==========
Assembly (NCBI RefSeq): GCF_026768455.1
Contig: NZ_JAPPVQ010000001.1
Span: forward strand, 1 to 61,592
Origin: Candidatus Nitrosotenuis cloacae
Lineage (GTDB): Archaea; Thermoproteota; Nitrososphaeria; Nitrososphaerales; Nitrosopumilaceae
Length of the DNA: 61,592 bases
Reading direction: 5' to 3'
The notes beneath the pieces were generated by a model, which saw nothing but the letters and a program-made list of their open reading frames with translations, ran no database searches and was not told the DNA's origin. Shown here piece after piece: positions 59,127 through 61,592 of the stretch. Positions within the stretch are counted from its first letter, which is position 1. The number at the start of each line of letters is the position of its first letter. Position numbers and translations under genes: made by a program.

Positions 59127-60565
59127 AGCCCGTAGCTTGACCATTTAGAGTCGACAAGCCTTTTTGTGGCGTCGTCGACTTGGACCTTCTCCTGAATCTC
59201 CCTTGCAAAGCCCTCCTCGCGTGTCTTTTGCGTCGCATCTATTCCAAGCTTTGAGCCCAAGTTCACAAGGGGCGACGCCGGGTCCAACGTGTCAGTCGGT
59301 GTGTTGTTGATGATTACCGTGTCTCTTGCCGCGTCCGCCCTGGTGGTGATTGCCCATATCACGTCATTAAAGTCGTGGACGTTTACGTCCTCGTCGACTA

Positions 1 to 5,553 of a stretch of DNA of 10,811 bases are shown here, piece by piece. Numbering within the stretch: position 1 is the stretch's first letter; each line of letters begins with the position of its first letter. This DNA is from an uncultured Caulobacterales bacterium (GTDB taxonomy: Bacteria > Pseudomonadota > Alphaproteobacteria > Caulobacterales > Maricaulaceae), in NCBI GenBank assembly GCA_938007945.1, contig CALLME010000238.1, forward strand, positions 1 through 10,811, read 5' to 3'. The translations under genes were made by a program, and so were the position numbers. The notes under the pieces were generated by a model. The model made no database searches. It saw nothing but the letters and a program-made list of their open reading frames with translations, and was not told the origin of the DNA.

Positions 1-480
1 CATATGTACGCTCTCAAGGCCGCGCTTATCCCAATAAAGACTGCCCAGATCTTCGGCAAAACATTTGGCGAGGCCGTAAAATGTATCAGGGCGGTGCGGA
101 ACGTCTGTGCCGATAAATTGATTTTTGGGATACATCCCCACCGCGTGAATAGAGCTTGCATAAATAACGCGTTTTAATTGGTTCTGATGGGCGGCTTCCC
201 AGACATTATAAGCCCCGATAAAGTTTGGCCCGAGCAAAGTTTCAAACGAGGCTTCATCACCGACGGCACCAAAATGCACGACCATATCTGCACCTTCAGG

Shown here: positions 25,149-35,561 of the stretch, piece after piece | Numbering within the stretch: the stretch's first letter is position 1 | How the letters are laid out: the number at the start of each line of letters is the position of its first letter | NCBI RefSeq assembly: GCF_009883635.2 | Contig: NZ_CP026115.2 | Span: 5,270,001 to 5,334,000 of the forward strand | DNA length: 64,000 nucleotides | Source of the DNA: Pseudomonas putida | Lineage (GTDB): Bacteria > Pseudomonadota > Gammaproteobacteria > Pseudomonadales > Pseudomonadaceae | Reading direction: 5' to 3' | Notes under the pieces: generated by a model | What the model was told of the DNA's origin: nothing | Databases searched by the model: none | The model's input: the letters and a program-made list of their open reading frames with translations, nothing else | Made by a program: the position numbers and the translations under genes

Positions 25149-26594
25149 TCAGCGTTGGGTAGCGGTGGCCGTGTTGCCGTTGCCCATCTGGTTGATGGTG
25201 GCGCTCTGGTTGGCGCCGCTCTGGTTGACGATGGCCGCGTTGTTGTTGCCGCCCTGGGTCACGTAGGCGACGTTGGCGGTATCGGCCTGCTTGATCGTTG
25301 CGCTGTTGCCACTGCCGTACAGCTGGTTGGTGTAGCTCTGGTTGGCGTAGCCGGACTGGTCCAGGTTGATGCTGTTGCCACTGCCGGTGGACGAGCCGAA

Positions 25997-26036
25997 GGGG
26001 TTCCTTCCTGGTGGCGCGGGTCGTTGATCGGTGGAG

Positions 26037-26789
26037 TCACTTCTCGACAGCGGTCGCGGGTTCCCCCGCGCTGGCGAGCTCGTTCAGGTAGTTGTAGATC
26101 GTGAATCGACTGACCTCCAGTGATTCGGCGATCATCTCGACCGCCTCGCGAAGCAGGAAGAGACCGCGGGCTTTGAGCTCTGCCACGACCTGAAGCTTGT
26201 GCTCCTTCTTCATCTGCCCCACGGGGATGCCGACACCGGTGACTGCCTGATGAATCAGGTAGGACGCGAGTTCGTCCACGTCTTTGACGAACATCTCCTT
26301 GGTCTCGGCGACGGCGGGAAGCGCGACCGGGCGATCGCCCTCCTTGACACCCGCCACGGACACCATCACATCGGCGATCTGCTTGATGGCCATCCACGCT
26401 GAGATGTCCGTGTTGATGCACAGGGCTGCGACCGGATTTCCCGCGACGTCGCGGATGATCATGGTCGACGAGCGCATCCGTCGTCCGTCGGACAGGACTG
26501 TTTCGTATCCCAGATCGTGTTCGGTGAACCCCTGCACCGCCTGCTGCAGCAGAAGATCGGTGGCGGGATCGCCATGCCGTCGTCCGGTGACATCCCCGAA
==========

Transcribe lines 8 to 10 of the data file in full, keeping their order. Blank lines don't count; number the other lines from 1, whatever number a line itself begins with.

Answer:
The notes beneath the pieces were generated by a model, which saw nothing but the letters and a program-made list of their open reading frames with translations, ran no database searches and was not told the DNA's origin. Shown here piece after piece: positions 59,127 through 61,592 of the stretch. Positions within the stretch are counted from its first letter, which is position 1. The number at the start of each line of letters is the position of its first letter. Position numbers and translations under genes: made by a program.

Positions 59127-60565
59127 AGCCCGTAGCTTGACCATTTAGAGTCGACAAGCCTTTTTGTGGCGTCGTCGACTTGGACCTTCTCCTGAATCTC